Rumored clown threats spread at Philly area colleges

Rumored clown threats spread at Philly area colleges

Clown mania made its way into Philadelphia recently, after threats were launched against the city school district last weekend. But college students are also on edge, as reports have surfaced of sightings atVillanova andTemple universities.

The validity of those claims, however, is disputed.

A student at Villanova claimed to have captured photo evidence of a clown near the university’s Katharine Hall Monday night, according to the freshman’sSnapchatstory, The Tab reported.

The clown, with a white face, red curly hair and a yellow shirt, was allegedly spotted at night when the freshman student snapped the photo. The photo was captioned “clown outside st mos!!!!” “St. Mos” is a colloquialismfor St. Monica Hall, a twin building next to Katharine Hall. Both are student residences on the university’s South Campus. The photo also included a “K-TOWN Katharine Hall” Snapchat filter.

Representatives at the university, however, tracked down the original photo to a 2014 New York Daily News report of clown-related crimes in parts of England.

“Public Safety did receive several reports [of clowns on campus], but all information came from social media or word of mouth,” spokesman for the university Jonathan Gust said. “Regardless, Public Safety was dispatched to South Campus to patrol the area, but they did not find anything.”

Gust said the university will still “take any report seriously, especially when it has to do with the safety of our campus.

Metro reached out to the author of The Tabarticle, who said she received the photo from a friend who had taken it from another friend’s Snapchat story.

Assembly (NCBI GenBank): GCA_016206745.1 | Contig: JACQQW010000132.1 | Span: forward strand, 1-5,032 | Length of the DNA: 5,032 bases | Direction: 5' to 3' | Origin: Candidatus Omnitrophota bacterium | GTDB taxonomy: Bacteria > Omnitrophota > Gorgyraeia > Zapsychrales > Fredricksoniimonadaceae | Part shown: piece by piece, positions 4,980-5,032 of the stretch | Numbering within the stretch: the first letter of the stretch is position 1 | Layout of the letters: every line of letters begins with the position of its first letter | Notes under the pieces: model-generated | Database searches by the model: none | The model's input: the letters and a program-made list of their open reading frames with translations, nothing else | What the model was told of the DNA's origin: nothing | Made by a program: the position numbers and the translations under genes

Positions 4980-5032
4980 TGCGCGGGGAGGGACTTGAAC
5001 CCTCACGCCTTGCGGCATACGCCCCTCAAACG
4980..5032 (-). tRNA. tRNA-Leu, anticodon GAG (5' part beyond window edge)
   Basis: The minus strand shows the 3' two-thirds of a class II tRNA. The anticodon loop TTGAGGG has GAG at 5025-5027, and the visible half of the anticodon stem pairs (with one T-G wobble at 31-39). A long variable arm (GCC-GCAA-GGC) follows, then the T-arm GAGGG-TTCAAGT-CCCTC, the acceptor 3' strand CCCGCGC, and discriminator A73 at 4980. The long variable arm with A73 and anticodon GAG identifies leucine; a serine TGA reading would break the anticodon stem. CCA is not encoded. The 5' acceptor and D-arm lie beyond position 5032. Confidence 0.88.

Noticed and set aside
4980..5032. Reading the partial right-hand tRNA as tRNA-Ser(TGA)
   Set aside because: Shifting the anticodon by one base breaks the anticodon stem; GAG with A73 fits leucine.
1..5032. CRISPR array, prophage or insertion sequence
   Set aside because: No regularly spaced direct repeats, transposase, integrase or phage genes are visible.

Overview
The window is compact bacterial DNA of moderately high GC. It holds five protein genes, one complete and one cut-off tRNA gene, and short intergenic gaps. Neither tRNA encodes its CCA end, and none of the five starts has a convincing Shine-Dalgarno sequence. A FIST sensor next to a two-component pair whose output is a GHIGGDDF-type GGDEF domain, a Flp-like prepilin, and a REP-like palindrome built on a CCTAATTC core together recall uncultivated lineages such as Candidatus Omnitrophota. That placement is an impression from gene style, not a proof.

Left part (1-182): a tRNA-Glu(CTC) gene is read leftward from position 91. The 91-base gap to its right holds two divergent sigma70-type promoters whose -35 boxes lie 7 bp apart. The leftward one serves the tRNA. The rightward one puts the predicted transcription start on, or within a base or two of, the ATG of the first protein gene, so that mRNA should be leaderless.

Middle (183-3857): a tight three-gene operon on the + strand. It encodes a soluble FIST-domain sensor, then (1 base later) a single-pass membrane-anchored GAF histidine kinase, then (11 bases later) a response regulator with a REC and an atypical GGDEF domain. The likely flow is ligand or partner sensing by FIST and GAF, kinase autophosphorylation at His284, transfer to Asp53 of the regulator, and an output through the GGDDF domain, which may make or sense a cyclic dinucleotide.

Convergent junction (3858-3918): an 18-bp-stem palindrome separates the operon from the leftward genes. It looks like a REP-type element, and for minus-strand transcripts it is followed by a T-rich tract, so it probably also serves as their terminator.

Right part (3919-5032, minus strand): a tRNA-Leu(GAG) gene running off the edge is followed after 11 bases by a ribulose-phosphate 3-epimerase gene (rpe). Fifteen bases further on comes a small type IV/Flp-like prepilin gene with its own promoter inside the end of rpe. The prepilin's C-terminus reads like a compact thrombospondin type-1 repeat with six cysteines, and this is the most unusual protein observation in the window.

Metro was unable to verify how the original photo came to be on the unidentified student’s Snapchat story, but a recent update to the app now permits users to share photos from their camera roll to their followers and access the app’s photo editing tools, a function that was not previously possible.

The Tab is an online news organization with sub-sites for various college campuses in the U.S., U.K. and Canada. It bills itself as “a platform forthe most talented young journalists to report and write, professionally and independently.”

Per its website: We are a new kind of news network – a bottom-up organization that favors originality over rehashed content, reporting over lists, and realizes that newspapers and TV networks suck so much at reporting on young people that young people now deserve to do it themselves.

Since the story on The Tabran Tuesday morning, it’s received more than 3,000 views. It’s the only source citing reports of clowns on the Main Line university’s campus. Still, students have tweeted about the report.

Meanwhile, Temple University is also dealing with potentially false reports of clown sightings. Temple’s Tab page indicated clowns have been spotted near dormitories and a dining hall, as well as near 13thand Diamond streets.

A freshman claimed to have seen a clown near the university’s main campus at 15th and Market streets while in the car with her dad, and also tweeted about other clowns on main campus. However, her Twitter is set to private. A screenshot of another tweet from a Temple student said, “patiently waiting to see the first clown TU Alert notification.” That tweet has since been deleted.

Commenting on the matter, a universityspokesperson said, “Temple Police have looked into the reports and have found no credible threat. Students should call Temple Police at 215-204-1234 if they see any suspicious activity.”

False reports of clown sightings are no laughing matter.

The New York Times reported last month that hoaxes, including false reports or threatsresulted in 12 arrests in multiple states. Other cases stem from “children with overactive imaginations, teenagers pulling pranks and others with their own reasons for adding to the hysteria,” the Times wrote.

In September,a Pennsylvania teenager was stabbedin an incident authorities believe stemmed from a clown hoax.

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